As someone who hung onto their vinyl record collection and record player much longer than most I have been somewhat encouraged by the recent vinyl revival. Let’s be honest, if its crystal clear audio and convenience you are looking for vinyl isn’t it. Vinyl offers something different. Vinyl has a distinctive lack of audio cleanness and perfection, vinyl fans call this harmonic distortion “warmth”. The sound of vinyl is also arguably more immersive. The lack of a skip track function also makes albums a more holistic experience, as intended by the artist. So has Sony’s PS-HX500 hit that sweet spot between the traditional warmth and immersive nature of vinyl while combining the usability and convenience of a modern music player?
Sony is no stranger to the world of vinyl, having made record players for over 50 years. However, the PS-HX500 sets itself apart from the rest, offering owners the ability to rip their records in double-DSD format. Once captured you can then transfer your digital music files into a number of formats giving you high quality vinyl reproduction on your preferred digital music player.
The PS-HX500 lhas clean lines and straight tone arm have a whiff of Rega about them. Build quality is top-notch, with some lovely attention to detail. The turntable mat is a full 5mm thick with a dimple in the centre. Given that records are a bit thicker in the middle, thanks to the label, this affectation enables them to sit perfectly flat.
The 30mm plinth is made from heavy-density fibreboard, and is satisfyingly solid. Sony insists that the dust-cover shape was chosen because it was deemed to sound better than alternate designs.
The turntable sports a two-speed, 33 1/3rpm for albums and 45rpm for 7” singles, rotary dial with a Standby mode. When switched on, the electrical circuit activates and any computer connected to the USB is alerted to the turntable’s presence. Connections include an analogue stereo line output, with a GRD terminal if needed, plus USB-B for PC hookup. There’s also level adjustment available from the insulator feet.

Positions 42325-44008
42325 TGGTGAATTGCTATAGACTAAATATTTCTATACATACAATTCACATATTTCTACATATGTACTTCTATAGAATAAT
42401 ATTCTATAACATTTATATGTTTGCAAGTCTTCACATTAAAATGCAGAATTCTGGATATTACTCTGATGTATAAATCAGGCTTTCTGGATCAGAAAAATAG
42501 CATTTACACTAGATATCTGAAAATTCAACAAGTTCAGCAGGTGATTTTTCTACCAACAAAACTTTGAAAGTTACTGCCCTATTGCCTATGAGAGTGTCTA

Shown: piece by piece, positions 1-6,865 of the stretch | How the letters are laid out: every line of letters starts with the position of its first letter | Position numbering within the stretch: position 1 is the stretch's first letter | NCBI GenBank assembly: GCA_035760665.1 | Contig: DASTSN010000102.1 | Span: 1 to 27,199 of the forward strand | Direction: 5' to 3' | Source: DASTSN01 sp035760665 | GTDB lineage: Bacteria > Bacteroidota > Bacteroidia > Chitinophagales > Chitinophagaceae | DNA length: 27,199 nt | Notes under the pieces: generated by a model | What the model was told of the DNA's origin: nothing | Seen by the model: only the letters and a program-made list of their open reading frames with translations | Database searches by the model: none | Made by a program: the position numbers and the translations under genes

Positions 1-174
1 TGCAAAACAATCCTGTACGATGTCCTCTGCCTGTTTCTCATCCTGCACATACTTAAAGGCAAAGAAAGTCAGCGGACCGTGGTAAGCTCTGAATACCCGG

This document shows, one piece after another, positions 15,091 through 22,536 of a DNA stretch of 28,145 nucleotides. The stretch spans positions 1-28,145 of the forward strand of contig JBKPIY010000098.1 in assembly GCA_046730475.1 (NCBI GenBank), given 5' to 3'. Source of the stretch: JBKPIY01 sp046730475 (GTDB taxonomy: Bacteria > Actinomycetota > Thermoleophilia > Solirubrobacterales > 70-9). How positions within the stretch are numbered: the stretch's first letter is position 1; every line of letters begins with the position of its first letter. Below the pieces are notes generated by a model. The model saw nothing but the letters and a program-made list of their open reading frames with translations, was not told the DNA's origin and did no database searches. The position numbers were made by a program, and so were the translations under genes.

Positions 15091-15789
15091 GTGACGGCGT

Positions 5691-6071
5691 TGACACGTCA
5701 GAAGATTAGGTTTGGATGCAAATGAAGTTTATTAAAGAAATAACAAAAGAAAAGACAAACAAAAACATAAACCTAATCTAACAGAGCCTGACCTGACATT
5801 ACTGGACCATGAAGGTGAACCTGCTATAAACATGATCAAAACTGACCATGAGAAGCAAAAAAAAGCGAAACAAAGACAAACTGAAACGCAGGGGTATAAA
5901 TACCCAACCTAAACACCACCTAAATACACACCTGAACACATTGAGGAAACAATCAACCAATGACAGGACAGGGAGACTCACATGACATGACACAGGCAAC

Setting up the turntable is simple and straightforward. The turntable boasts a separate phono equaliser – it’s literally bolted onto the undercarriage, and can be toggled via the back panel to suit your amplifier. Here, you can treat the deck as a regular line-level source. You can even plug it directly into a wireless multi-room speaker system and network your records.
The straight tone arm looks great; not only does it seem rather more fashionable than a J- or S-shaped arm, it tracks really well. The PS-HX500 is uniquely appealing in that it enables you to archive that first pristine needle drop for posterity, in the best-possible audio-recording format currently available. You’re then free to spin your record as often or as little as you like, or listen to the file with either portable hardware or a NAS-based media-playback system.
The Sony software is available for both Windows and Mac and is simple and intuitive. The interface is clean with a stereo timeline with big record and pause buttons. You can choose the recording format, which can be either linear PCM WAV or DSD at 2.8MHz or 5.6MHz. Generally, DSD 2.8MHz has greater compatibility, and there’s no obvious sonic compromise. This 1-bit recording system has a huge dynamic range with an extended frequency response, and is more than capable of capturing the output of the deck.
Maximum recording time is 80 minutes per session. Once recorded you can add digital markers to separate the recordings into tracks and then write the digital files to a destination of your choice. There’s no other editing functionality provided, so you’ll need a third-party package to tag and add metadata, art and so on (MP3 Tag now supports WAV, for what it’s worth).
Sonically, the turntable is terrific. Straight out of the box, there’s no sense of sibilance or stridency. This is a very mature, relaxed listen, with grin-inducing musicality. The DSD and Hi-Res WAV rips offer a complete mirror of the original playback experience. While it’s easy enough to edit out that needle-landing bump, it is part of the whole vinyl experience along with the crackles, so why would you?
Overall, the PS-HX500 is a fantastic turntable. Its minimalistic design and the artisanal nature of physically having to manipulate your vinyl to play your music. Combined with a rich masterful musicality and the simplicity of the Hi-Res Audio recording software, and you have a nigh-on irresistible marriage of form and function. It is, however, expensive compared to non-DSD rivals and may look too understated for vinyl ‘snobs’. The recording software also is a bit bare-bones. Yet, overall, the PS-HX500 is an inspired mix of cool turntable design and cutting-edge audio.